Scottish fish and shellfish catch value drops by 8%
- 16 April 2014
- From the section Scotland
The value of fish and shellfish landed by Scottish boats dropped by 8% last year to £429m, according to new figures from Scotland's chief statistician.
However, the quantity of fish landed remained stable with 366,400 tonnes landed by Scottish vessels.
The decrease in value of fish landings in 2013 was due to a reduction in the overall price of all species types.
Mackerel is the most valuable stock to the Scottish fleet, accounting for 29% of the value of Scottish landings.
However, the value of the mackerel at quayside was down 4%, to £126m.
The key component in the drop in value across the fleet was a 10% drop in the volume of shellfish landed, driving a 13% drop in the value of the total catch to £137m.
One bright spot in the figures was the value of haddock landed, up 21% to £39m, driven by a 13% increase in the quantity caught to 35,000 tonnes.
Bertie Armstrong, chief executive of the Scottish Fishermen's Federation, said the market continued to struggle despite the economic recovery.
He said: "This alarming drop in the quayside value of seafood landed underlines the tremendous pressures faced by our fishing fleet.
"Scottish seafood is renowned around the world for its high quality, provenance and sustainability, yet despite signs of global economic recovery, it would seem that the market for our fish and shellfish is showing little sign of improving.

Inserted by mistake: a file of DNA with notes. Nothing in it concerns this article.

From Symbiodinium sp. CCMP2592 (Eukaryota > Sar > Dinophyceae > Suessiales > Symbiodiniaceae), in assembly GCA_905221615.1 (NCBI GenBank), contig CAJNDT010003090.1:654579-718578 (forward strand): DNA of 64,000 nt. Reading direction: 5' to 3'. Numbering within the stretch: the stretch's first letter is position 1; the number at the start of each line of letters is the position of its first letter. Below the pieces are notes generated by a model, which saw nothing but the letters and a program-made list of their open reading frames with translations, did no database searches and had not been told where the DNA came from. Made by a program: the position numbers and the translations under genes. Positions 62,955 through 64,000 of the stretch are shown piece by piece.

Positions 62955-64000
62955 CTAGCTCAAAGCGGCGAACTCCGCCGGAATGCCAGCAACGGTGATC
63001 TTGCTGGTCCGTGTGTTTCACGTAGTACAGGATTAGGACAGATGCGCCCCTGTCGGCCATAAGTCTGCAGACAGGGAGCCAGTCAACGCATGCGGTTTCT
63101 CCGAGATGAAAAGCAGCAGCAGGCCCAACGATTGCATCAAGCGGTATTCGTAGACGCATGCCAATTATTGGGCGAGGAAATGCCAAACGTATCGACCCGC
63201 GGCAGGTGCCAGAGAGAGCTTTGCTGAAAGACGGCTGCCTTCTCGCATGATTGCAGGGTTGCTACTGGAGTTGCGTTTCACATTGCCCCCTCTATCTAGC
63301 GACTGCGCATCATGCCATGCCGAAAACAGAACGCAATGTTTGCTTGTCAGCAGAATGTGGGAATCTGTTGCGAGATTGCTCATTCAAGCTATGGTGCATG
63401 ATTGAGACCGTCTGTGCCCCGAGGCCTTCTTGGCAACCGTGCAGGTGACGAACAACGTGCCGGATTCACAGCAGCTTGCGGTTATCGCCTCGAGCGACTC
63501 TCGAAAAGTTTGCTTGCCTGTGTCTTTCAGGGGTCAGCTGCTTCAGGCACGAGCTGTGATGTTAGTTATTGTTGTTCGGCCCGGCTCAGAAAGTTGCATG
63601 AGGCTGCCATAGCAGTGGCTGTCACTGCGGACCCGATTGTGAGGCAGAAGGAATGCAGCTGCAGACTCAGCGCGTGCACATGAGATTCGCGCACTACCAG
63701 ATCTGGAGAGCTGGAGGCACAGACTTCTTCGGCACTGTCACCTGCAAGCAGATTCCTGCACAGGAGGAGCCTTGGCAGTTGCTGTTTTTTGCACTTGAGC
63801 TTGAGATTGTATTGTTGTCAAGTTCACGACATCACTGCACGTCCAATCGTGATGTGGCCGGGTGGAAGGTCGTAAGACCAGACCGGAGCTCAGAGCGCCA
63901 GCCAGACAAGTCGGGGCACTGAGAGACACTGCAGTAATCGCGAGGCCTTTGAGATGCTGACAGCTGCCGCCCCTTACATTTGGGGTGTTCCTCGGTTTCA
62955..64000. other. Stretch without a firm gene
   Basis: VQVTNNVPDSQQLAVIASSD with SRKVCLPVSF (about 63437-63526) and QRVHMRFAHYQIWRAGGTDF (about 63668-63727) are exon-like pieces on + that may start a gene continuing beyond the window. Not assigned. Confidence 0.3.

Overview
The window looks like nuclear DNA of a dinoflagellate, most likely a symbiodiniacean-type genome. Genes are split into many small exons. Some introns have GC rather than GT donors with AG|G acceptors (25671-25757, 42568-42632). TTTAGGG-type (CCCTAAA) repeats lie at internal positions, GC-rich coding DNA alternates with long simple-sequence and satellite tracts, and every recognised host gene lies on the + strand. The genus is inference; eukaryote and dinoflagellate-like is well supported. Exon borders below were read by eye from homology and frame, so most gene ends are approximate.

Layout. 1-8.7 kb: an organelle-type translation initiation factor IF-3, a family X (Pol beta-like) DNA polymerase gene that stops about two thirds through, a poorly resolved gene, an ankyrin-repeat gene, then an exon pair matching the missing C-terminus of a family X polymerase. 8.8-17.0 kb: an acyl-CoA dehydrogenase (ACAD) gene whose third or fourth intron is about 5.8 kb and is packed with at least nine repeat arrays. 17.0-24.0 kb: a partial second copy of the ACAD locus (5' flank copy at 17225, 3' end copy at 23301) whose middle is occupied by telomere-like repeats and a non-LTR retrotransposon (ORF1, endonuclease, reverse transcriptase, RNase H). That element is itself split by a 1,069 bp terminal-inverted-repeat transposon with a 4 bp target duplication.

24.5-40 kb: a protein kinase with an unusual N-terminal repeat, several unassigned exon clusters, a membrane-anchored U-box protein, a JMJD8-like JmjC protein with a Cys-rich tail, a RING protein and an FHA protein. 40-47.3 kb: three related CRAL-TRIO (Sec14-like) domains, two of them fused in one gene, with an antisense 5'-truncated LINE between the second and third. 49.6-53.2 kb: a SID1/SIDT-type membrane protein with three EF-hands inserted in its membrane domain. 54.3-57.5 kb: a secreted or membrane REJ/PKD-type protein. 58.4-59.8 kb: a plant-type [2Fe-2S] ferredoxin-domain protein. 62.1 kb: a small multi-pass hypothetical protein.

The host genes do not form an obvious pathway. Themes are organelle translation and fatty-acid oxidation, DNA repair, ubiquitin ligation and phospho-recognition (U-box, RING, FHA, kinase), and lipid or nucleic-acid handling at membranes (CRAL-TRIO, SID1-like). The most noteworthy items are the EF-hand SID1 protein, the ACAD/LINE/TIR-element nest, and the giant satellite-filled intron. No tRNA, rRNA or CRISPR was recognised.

"This is causing a double whammy of hardship for our fishermen as the poor market situation is set against the background of ever-increasing operational costs for the fishing fleet."
Scottish Fisheries Secretary Richard Lochhead said: "These figures show a strong performance by the Scottish fishing industry with a slight increase in landings in what was a challenging year and a welcome increase in the number of fishermen for the first time since 2008.
"Mackerel was once again our most valuable stock worth £126m in landings. Strong international supplies of some of our more popular species, like cod, put pressure on prices for whitefish and our prawn fleet had a challenging year with unusually poor catches although the signs for the 2014 fishery are more encouraging.
"Our pelagic fleet can of course look forward to substantially increased quotas for mackerel in 2014 following the recent international agreement."
In 2013 Scotland's active fishing fleet comprised 2,026 vessels, employing 4,992 fishermen - a 5% increase from 2012 and the first rise in employment since 2008.